The Mindfulness Boost for Anxiety: The Power of Letting It Be

Meditation figureOver the past 10 years, I think I’ve become much more adept at treating anxiety disorders and wonder if the boost is due to adding mindfulness-based therapies into my repertoire. I have read about research demonstrating that mindfulness-based therapies are at least as effective as cognitive-behavioral therapy (CBT) in treating anxiety, with some suggestive evidence that mindfulness-based approaches can actually be more effective. These findings are a big deal in my field because CBT has been considered one of the gold standards in evidence-based mental health treatment for decades. In my day-to-day practice, I’ve noticed that people with anxiety often respond much more robustly to treatment as I’ve learned to incorporate mindfulness-based approaches, giving a big boost to CBT (which is still an excellent type of therapy, by the way).

Hmmm, why would mindfulness-based therapy be more effective than CBT for anxiety? Let’s start with a basic understanding of CBT and please note that I’m going to vastly oversimplify the explanation in the interest on brevity. One of the fundamental principles of CBT is that problematic thinking can lead to mental health problems such as anxiety. As such, a primary treatment focus of CBT is encouraging people to challenge and restructure their unhelpful thoughts, which can inform healthier decisions. This can be a powerful therapeutic intervention and I use it every day at work. In a way, CBT actually encourages us to argue with our own anxiety, challenging irrational thinking with more constructive, helpful thoughts. That sounds logical, right? It is, but people suffering with intense anxiety often have rapid-fire thoughts, especially when it comes to their anxiety triggers. In the mind of an anxious person who is triggered, thoughts may come at high speed, with physical symptoms of anxiety kicking their nervous system into overdrive. Maintaining the ability to rationally challenge problematic thoughts coming at warp speed may be too much for someone in the throws of severe anxiety, potentially leaving them feeling exhausted and even more overwhelmed. Here’s where mindfulness can come in! In my mind right now, mindfulness is coming onto the stage, wearing a cape and assuming a superhero posture, with superhero music blaring. Too much? Well, how about if it comes onto the stage as a wise, humble, old teacher, radiating wisdom, the whole scene enhanced by serene wood-flute music? Or you can come up with your own imagery. Now where was I?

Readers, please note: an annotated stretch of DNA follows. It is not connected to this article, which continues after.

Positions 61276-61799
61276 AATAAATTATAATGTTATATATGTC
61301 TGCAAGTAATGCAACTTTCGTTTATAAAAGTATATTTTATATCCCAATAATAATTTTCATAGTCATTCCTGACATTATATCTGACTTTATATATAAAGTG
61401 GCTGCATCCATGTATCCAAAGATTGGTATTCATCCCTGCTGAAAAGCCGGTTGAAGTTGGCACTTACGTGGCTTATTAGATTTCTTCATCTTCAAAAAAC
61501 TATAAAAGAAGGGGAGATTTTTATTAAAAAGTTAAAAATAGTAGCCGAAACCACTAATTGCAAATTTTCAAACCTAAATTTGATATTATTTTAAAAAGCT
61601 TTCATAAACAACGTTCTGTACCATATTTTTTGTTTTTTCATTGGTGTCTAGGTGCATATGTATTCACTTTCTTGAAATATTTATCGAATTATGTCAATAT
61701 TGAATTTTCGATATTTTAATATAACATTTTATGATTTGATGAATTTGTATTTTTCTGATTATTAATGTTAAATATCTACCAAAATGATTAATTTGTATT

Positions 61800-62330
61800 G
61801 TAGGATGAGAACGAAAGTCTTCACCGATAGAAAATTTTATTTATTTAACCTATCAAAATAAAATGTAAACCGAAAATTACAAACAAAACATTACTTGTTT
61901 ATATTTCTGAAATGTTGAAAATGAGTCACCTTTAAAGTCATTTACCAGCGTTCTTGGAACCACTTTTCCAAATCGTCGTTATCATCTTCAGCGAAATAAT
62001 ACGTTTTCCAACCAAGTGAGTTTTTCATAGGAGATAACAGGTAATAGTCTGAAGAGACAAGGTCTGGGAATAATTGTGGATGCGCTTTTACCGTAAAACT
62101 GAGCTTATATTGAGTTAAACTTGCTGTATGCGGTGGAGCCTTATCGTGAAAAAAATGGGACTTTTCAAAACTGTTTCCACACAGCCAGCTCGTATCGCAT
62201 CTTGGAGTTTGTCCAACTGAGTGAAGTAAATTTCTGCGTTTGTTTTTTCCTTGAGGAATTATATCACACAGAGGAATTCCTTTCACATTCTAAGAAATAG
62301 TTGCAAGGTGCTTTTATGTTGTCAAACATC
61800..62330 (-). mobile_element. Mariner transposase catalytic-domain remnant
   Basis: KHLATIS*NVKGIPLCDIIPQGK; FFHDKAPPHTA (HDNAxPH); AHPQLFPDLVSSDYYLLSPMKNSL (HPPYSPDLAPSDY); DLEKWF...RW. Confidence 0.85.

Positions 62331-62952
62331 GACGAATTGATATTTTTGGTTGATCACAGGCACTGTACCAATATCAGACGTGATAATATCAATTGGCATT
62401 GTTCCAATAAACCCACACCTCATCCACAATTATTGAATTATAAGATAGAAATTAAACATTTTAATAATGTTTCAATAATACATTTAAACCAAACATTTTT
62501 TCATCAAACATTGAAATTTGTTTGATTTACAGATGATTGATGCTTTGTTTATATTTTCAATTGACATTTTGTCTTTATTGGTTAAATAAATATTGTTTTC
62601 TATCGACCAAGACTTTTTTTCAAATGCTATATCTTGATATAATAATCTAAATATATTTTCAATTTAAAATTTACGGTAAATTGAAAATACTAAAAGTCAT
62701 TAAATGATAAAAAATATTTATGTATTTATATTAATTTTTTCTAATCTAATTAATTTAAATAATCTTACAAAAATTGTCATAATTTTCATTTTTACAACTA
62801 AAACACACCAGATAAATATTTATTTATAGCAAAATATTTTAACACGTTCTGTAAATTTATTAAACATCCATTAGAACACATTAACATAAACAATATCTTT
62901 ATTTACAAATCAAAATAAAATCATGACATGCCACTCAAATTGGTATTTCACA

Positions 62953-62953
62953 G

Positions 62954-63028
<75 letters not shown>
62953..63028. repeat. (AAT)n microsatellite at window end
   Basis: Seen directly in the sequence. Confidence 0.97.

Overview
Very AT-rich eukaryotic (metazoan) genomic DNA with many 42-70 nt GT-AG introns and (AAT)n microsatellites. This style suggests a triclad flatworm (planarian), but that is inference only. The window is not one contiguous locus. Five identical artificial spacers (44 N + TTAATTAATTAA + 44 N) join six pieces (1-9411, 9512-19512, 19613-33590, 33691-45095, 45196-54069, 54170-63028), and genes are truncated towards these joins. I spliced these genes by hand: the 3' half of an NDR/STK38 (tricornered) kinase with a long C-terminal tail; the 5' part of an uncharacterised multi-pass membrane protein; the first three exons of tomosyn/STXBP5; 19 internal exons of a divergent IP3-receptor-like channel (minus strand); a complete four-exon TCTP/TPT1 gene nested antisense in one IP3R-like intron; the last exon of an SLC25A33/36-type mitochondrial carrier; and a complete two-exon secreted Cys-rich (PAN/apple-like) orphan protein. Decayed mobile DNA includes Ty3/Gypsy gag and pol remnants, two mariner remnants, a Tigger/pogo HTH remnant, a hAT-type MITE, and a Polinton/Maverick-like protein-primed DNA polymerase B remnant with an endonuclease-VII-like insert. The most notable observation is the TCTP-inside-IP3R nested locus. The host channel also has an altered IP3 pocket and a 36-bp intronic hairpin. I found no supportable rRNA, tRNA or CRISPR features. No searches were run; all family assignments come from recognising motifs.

Right, mindfulness for anxiety. As an intervention for anxiety, mindfulness actually allows the person to let go of the fight with anxiety. This is very important because we can inadvertently make something stronger by fighting with it! Let me stop for a moment to explain a bit about how anxiety works because it’s a tricky little sucker and the more we understand it, the better we can learn to work with it. First of all, it’s important to note that we are all hard-wired to experience anxiety and fear. We need these emotions to help us detect and respond to danger effectively. Anxiety disorders, though, involve hyperactive nervous systems that tell us we’re in immediate and serious danger when we’re really pretty much ok. Dang it, why would our nervous systems do that to us? We’re not totally sure yet about the “why” question. We can certainly learn to be anxious from those around us; anxiety is known to very contagious. Furthermore, some people probably have a genetic predisposition to be anxious. I prefer to think about this fact in a different way: some people are simply more gifted at scanning for potential danger. Unfortunately, though, this ability to scan for danger comes at a heavy price these days because most of us live fairly cushy lives, relatively speaking, free from the daily, imminent threats of saber-tooth tigers, natural disasters, and deadly plagues. Yes, we will all face hardships in our lives, some of us even surviving natural disasters and severe illness and even war, but most of us will not have to deal with these threats on a daily or even yearly basis. An anxious brain, however, does not know the difference between an imminent threat (think footfalls behind us in a dark alley) and an anticipated threat (like that root canal appointment later in the week or the possibility of getting rejected on the phone interview for the job you really want). Because our brains cannot tell the difference between these types of threats, our nervous systems may get riled up in very similar ways: heart palpitations, shallow breathing, muscle tension, thoughts sharply focused on the perceived danger and how to fight or get away from it.